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Editorial: Cheyney University - A School That Needs a Vision (871 hits)

Pennsylvania's own Cheyney University, founded in 1837, is the oldest historically black college or university in the nation.

The school should not be allowed to follow the course of other such institutions into non-existence. But that possibility looms large.

Cheyney is facing a backbreaking $2 million deficit, in part a result of dwindling enrollment. The university needs an infusion of administrative talent to help fledgling president Michelle Howard-Vital not just right the ship, but also steer it to safety.

America's black colleges aren't the only ones struggling to survive amid higher costs, reduced state funds, and big tuition bills that either intimidate low-income students into not applying or see them drop out after stretching their tenure far past four years in trying to make ends meet.

That last factor is a big reason why fewer than 30 percent of Cheyney's freshmen graduate in six years. But other historically black schools do better. Spelman, in Atlanta, for example, graduates 77 percent. Cheyney can improve, too.

All of the historically black schools suffer from high proportions of low-income students. But that's a good reason to keep them alive. Although they are only 4 percent of all colleges and universities, the historically black schools produce 30 percent of all black college graduates.

With college degrees, these men and women give back more to society than they receive. It may take them longer to finish school, but when they do, they get good jobs, buy homes, pay taxes, give to charities, and improve communities.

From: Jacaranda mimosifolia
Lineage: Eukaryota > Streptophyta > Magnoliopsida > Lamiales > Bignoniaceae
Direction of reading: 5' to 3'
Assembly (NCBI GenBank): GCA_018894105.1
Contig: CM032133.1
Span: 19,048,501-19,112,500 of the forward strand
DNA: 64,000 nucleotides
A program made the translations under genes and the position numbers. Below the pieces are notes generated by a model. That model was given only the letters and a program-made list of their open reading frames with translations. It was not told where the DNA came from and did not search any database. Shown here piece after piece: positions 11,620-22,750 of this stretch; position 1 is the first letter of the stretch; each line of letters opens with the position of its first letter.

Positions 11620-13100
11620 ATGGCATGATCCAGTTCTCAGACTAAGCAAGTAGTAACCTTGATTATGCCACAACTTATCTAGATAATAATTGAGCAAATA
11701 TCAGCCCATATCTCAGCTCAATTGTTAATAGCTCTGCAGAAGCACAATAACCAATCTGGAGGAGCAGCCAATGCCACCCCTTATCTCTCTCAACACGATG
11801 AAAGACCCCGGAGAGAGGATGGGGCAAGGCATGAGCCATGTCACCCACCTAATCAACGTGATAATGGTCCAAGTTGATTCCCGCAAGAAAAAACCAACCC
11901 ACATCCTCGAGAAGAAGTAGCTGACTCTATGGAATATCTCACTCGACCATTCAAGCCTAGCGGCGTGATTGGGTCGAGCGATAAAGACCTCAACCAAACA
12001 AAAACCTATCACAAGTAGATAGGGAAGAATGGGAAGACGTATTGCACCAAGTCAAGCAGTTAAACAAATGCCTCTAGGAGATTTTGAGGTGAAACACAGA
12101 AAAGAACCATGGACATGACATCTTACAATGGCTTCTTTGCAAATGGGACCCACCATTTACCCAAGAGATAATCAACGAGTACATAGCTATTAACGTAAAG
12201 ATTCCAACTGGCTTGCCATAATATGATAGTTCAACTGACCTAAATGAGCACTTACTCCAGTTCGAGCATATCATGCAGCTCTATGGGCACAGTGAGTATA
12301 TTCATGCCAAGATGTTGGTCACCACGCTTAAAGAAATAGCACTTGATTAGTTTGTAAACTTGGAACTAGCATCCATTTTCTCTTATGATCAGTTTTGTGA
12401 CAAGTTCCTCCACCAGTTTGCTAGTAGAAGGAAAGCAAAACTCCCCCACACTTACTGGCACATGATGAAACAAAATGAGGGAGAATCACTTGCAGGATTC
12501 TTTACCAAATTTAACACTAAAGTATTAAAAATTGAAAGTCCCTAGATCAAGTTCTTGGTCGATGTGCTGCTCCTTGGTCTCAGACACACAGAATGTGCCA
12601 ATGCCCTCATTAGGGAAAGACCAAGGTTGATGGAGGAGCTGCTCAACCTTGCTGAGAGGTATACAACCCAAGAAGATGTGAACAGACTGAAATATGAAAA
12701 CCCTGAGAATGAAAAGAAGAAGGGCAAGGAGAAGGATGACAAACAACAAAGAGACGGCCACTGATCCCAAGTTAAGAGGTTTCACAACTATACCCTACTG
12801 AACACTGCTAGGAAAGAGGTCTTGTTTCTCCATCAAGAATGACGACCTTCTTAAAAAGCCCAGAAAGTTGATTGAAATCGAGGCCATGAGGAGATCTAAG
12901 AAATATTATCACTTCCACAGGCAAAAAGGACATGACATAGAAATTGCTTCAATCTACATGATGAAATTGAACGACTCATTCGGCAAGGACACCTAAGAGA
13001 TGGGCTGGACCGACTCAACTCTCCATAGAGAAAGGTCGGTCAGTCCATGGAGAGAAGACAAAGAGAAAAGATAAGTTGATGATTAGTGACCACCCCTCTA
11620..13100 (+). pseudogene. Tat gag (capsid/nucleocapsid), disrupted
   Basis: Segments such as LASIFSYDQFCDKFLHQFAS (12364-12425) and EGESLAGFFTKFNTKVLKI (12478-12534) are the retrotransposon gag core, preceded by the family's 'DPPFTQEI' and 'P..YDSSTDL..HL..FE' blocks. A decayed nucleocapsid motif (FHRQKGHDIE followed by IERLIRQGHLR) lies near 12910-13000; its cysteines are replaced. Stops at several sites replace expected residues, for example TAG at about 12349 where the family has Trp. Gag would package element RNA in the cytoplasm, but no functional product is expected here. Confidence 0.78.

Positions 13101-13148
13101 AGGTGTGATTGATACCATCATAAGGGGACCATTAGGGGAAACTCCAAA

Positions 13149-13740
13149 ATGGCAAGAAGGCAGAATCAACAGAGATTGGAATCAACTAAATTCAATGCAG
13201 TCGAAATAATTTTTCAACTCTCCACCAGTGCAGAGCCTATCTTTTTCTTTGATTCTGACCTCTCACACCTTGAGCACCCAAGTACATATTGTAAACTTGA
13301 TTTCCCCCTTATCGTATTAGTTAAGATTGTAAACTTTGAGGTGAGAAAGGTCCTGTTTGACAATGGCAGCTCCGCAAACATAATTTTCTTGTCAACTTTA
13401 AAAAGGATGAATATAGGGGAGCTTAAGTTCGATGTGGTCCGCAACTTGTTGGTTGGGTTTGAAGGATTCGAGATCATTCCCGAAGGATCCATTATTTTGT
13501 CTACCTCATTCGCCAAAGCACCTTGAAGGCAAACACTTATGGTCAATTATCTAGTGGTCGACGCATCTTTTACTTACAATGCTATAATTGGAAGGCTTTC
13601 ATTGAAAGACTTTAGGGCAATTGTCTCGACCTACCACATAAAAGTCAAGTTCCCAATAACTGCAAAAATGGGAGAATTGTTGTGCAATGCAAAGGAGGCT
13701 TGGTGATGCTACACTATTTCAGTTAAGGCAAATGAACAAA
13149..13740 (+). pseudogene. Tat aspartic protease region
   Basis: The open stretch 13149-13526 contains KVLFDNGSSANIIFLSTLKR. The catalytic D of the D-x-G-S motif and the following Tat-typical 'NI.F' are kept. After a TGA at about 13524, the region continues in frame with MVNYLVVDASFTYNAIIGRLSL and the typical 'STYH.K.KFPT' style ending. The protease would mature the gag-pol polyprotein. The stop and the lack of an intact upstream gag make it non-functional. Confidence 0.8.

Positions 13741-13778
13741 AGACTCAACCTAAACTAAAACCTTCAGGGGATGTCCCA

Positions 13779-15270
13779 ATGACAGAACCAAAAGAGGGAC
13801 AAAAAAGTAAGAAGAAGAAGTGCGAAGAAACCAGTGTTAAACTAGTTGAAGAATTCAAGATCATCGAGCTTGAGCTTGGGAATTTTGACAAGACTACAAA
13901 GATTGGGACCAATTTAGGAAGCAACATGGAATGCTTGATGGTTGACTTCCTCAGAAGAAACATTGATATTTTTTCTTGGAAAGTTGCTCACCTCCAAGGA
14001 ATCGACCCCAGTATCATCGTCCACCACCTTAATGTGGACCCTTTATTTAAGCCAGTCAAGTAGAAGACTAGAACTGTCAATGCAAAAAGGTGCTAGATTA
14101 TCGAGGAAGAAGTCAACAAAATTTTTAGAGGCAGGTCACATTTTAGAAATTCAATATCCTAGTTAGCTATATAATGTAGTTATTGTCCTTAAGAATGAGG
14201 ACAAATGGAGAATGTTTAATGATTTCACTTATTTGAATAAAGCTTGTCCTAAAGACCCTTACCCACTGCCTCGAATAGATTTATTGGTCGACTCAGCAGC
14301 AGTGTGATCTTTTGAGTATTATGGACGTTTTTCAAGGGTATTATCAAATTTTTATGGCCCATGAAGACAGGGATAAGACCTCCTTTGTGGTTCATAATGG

Cheyney serves a valuable purpose, and it isn't color-coded. Indeed, Howard-Vital, who took over a year ago, says she expects the 95-percent black campus to become more diverse. That can happen. But Cheyney has to get its house in order to attract all kinds of students from all income levels.

Today's successful college presidents know they have to compete for good students, high-quality faculty and staff, generous private benefactors, and dependable government support.

Many presidents have met that challenge by figuring out a niche for their institution, an area of excellence that attracts all of the above. Then comes the marketing job necessary to let the world know what you have and why it should be supported.

Bennett College in North Carolina had a $3 million deficit when former Spelman President Johnnetta Cole took over in 2002. With donors such as Maya Angelou and Bill Cosby, the deficit was erased in five years. People supported Bennett because Cole had a plan they could believe in. Howard-Vital must do the same for Cheyney.

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Wednesday, July 30th 2008 at 1:02PM
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good post!
Wednesday, July 30th 2008 at 6:18PM
Reginald Culpepper
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